Bound in Blood has some of the most curiously rendered textures and colour palettes I've seen in a long time. At 1900x1200 with all details maxed, the draw distance is appropriate and the outdoor scenery is extensively detailed and really rather pretty. Throw in a little bit of rain and close the field of vision down to the width of a street however, and you'll experience pop-in and motion blur that can only be described as bizarre. What is even more unusual is that it doesn't seem to negatively impact on the gameplay whatsoever, almost providing the impression that this is some kind of stylised addition the developers left in to add some flair. It's either that or Ray ducked into an opium den while I was out of the room.
One area that is detrimental to the overall game however is the lack of variety in both NPC character attributes and the way in which you interact with them. The Union soldiers all look the same, and fail to scale well at range. Fire a cannon at a boatload of them and they'll shoot skywards, their long gangling legs flying in the air, giving you the unnerving impression that you've just blown up a shipment of clowns on stilts. Attempting to take down a foe during a gun duel isn't so much a matter of good skill and reflexes as to how you arbitrarily position your mouse, and on occasion the AI will just stand there and take whatever punishment you dish out.
You can just about forgive the game for its flaws once you hear it. The sound in general is superb, and the character acting really works hard to place you at the industrial birth of the West. The McCall's banter and critique of each other is entertaining, and although you'll suspect some of the more colourful characters are trying a bit hard to be authentic, you probably won't care.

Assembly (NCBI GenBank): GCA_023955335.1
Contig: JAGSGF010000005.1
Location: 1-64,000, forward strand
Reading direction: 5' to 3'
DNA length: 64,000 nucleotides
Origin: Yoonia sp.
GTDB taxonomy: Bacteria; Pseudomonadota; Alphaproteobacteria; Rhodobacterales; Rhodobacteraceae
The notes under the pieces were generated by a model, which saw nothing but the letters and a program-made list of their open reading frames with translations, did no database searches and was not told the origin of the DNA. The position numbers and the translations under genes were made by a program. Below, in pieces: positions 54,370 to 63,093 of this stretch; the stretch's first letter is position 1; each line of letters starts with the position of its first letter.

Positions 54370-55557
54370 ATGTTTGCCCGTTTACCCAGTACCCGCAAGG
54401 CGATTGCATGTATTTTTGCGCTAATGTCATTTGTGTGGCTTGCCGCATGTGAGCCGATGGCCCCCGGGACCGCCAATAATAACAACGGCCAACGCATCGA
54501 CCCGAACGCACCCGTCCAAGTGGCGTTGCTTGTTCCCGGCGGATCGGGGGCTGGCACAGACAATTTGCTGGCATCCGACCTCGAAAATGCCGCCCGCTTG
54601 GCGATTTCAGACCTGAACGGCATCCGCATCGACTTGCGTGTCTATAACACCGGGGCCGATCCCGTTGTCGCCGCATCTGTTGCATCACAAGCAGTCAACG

Multiplayer too, is surprisingly good, with five modes available and several classes to unlock. The action is considerably improved over the original too - the Wild West Legends mode will have you participating in either aiding or preventing a robbery, depending on which side you choose, and fairly epic battles will ensue as you pitch back and forth through the map. The newly integrated Bounty system provides an incentive to team up to take out the best player, as the more kills you accumulate, the more dollars your eventual killer will receive when you're despatched. It's probably not the best FPS experience you'll have this year, but it's a refreshing change from generic alien worlds and sandy Iraq campaigns, and definitely adds longevity to the title.
There's DLC planned to expand the multiplayer modes too, so Ubisoft appear to want to support the series post-release. Who knows, perhaps we might get a third instalment at some stage in the future. With what they've done so far, they'd be crazy not to.
Bound in Blood isn't quite the open-world shooter it could have been, most sequences are fairly railed in and there's no requirement to kick over stones and closely examine the game world, but what is included is compelling, well presented and entirely within the realms of what you would expect from the series. Will you be playing it in a year? Probably not. But it has enough content to merit an extended stay in your game rotation, as while the story might arguably be over too quickly, the multiplayer props up what would otherwise be a short yet memorable saunter through the dust-filled streets of the Old West.